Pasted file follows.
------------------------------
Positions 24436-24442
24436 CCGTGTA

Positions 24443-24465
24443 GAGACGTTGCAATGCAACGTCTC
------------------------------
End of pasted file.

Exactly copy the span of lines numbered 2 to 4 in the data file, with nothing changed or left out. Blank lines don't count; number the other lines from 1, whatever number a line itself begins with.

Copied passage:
24436 CCGTGTA

Positions 24443-24465
24443 GAGACGTTGCAATGCAACGTCTC